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Holyhead blockbuster

The final stretch of the A55 through North Wales is now being built, providing a safe modern link to the vital port of Holyhead. Margo Cole reports.

Construction has started on the first privately financed DBFO road in Wales, the 31.5km A55 in Anglesey. The £100M DBFO contract was awarded last December to UK Highways, the consortium of Hyder, Laing and Tarmac which two years ago took over maintenance of the M40 and last year completed the road's widening between Junctions 1 and 3A.

Under the new contract, UK Highways has three years to build the A55 dual carriageway trunk road from Llanfair PG on the east side of Anglesey to the port town of Holyhead on the west. It will then maintain the road for 30 years, and must hand it back to the Welsh Office with a residual life of a further 10 years. The consortium will receive payment from the Welsh Office in the form of 'shadow tolls', a payment scale based on the volume of traffic which uses the new road.

At the end of the construction phase, the existing A5 across Anglesey will be detrunked and will become predominantly a local access road. It is currently a notorious route for accidents, and local residents are, by and large, in favour of the new road being built to replace it.

There have been many proposals over the years to replace the A5, but until now the funding has never been available to take on such a major project. The Welsh Office is retaining Halcrow to ensure the details of the DBFO contract are met.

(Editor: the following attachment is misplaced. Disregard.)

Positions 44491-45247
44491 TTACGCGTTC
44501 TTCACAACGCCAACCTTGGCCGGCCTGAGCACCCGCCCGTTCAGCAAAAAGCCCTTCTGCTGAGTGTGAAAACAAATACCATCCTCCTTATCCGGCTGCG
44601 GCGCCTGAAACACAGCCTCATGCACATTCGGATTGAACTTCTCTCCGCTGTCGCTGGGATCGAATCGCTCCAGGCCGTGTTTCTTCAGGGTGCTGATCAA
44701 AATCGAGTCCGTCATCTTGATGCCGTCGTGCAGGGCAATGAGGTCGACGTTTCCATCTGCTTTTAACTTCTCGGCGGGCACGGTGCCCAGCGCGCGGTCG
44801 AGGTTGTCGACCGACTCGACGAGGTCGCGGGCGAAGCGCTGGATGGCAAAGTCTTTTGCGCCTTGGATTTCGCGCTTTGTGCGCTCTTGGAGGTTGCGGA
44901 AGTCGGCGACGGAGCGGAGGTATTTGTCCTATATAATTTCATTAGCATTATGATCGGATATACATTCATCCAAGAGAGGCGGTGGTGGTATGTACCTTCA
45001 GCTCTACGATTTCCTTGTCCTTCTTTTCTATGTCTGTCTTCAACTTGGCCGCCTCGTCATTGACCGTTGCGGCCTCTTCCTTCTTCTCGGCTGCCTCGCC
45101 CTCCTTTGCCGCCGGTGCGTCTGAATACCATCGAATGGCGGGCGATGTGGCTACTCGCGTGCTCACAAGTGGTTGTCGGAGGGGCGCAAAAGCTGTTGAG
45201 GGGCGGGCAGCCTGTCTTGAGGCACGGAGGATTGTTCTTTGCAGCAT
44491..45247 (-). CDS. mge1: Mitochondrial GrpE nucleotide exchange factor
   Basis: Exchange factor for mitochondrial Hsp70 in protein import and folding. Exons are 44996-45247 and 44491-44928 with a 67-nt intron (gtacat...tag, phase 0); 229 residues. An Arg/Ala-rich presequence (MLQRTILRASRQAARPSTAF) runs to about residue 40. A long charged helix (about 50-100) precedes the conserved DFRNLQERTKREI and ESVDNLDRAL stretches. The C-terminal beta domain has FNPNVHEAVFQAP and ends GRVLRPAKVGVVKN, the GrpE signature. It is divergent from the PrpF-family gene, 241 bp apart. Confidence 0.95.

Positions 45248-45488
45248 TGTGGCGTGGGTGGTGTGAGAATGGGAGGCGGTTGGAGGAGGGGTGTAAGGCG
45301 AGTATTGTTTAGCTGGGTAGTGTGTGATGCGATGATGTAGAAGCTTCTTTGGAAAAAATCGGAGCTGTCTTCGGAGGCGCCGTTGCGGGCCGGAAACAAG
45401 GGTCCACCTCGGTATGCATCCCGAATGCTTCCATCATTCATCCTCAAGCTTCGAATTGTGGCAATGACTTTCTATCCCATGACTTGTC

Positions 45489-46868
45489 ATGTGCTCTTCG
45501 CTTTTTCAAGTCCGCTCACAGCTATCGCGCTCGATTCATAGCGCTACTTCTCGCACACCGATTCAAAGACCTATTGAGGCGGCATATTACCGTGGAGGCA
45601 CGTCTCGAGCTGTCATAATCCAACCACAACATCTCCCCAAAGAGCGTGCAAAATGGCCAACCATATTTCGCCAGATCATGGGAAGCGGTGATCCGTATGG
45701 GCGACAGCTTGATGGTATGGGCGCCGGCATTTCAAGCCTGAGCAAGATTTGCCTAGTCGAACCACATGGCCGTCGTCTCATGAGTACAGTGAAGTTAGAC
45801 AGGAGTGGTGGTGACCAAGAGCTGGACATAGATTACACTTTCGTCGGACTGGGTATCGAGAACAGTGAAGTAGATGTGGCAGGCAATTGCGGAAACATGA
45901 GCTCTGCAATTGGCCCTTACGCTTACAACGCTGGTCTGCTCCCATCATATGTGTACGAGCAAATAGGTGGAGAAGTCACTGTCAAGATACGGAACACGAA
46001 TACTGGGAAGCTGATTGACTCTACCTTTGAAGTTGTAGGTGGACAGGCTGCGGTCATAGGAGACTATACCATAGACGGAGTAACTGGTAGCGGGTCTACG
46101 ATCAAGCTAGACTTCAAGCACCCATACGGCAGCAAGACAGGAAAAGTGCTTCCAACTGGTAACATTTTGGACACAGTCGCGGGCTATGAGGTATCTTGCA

'There are four main parties, but everyone has direct contracts with everyone else,' says UK Highways construction manager John Gardiner. 'I'm here to act as the client and to liaise with the Welsh Office and its agent as any issues come up. Halcrow is not here as a traditional resident engineer - it is here to make sure all the requirements are met. We have arranged all the funding and we're taking all the risk from the Welsh Office, so ours is very much a client function, but we also have the Welsh Office as our client.'

The requirements of the DBFO contract involve more than 20 schedules which include the drawings, core construction requirements, insurance, payment terms and mechanisms for managing changes. The Welsh Office specified the footprint of the road and also undertook some public consultation before awarding the contract, but the detailed design is down to the Tarmac Laing joint venture.

The three-year construction window was scheduled to begin in April 1999, but UK Highways' concession bid was based on a shorter construction programme, and the JV was keen to 'hit the ground running', according to William Pacey, the JV's operations director. The most significant thing was in getting the design under way,' he says. 'That is the risk period for a contractor. Being design and build, until you have the drawings you can't do anything, so when we knew we were the preferred bidder we decided we had to take the risk and get the design started.' As a result, the new road should be finished by spring 2001.

A swift start was also vital to avoid disturbing the wildlife on the island. Gardiner says: 'This is a very ecologically sensitive area for nesting birds and fish, so it was very important to get in early.' The nesting season starts in February or March, so most of the major earthworks must be completed by the beginning of next year to avoid disturbing the sea birds. The JV has placed a one-year contract worth between 15% and 20% of the total contract value with earthworks contractor CA Blackwell. This contract has been set up as a partnering arrangement, which incorporates sharing of both risks and benefits. There is a total of 3.2Mm3 of earth to be moved, including 1.1Mm3 of hard rock, which is blasted to form cuttings. The design is based on a 'whole project' approach which balances the volume of cut and fill along the 31.5km route.